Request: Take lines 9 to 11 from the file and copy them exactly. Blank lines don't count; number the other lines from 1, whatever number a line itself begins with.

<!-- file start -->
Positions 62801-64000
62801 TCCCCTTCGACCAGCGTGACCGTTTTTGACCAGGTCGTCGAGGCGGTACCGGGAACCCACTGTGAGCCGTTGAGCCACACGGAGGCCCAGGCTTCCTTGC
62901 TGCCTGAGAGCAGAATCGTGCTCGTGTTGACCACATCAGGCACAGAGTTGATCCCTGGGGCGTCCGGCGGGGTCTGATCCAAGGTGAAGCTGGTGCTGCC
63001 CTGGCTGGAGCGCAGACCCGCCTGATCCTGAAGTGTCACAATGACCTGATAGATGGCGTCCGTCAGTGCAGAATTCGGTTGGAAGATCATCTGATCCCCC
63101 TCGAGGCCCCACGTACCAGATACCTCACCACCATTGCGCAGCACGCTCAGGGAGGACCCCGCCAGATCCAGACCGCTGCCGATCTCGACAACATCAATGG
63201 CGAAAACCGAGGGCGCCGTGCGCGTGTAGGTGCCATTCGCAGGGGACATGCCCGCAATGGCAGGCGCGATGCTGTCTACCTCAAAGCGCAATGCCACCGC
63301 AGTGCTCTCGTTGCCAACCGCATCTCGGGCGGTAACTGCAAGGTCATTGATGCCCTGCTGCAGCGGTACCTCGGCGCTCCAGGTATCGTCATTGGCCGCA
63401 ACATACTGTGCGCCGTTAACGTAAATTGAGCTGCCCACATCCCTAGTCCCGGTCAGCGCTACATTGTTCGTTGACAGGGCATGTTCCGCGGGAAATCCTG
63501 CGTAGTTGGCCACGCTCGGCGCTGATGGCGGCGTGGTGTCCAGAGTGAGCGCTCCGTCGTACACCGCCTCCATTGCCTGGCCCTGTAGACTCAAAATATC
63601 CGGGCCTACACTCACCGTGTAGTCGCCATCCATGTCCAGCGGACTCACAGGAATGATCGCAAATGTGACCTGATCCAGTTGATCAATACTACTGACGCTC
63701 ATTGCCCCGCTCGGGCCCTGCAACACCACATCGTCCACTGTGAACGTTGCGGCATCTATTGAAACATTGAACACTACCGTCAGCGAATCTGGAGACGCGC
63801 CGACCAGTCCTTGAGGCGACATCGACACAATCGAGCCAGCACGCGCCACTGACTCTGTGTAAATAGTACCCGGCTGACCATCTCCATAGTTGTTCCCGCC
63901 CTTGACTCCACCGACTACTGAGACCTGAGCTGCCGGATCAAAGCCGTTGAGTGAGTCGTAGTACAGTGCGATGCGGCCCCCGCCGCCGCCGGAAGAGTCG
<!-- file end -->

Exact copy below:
63501 CGTAGTTGGCCACGCTCGGCGCTGATGGCGGCGTGGTGTCCAGAGTGAGCGCTCCGTCGTACACCGCCTCCATTGCCTGGCCCTGTAGACTCAAAATATC
63601 CGGGCCTACACTCACCGTGTAGTCGCCATCCATGTCCAGCGGACTCACAGGAATGATCGCAAATGTGACCTGATCCAGTTGATCAATACTACTGACGCTC
63701 ATTGCCCCGCTCGGGCCCTGCAACACCACATCGTCCACTGTGAACGTTGCGGCATCTATTGAAACATTGAACACTACCGTCAGCGAATCTGGAGACGCGC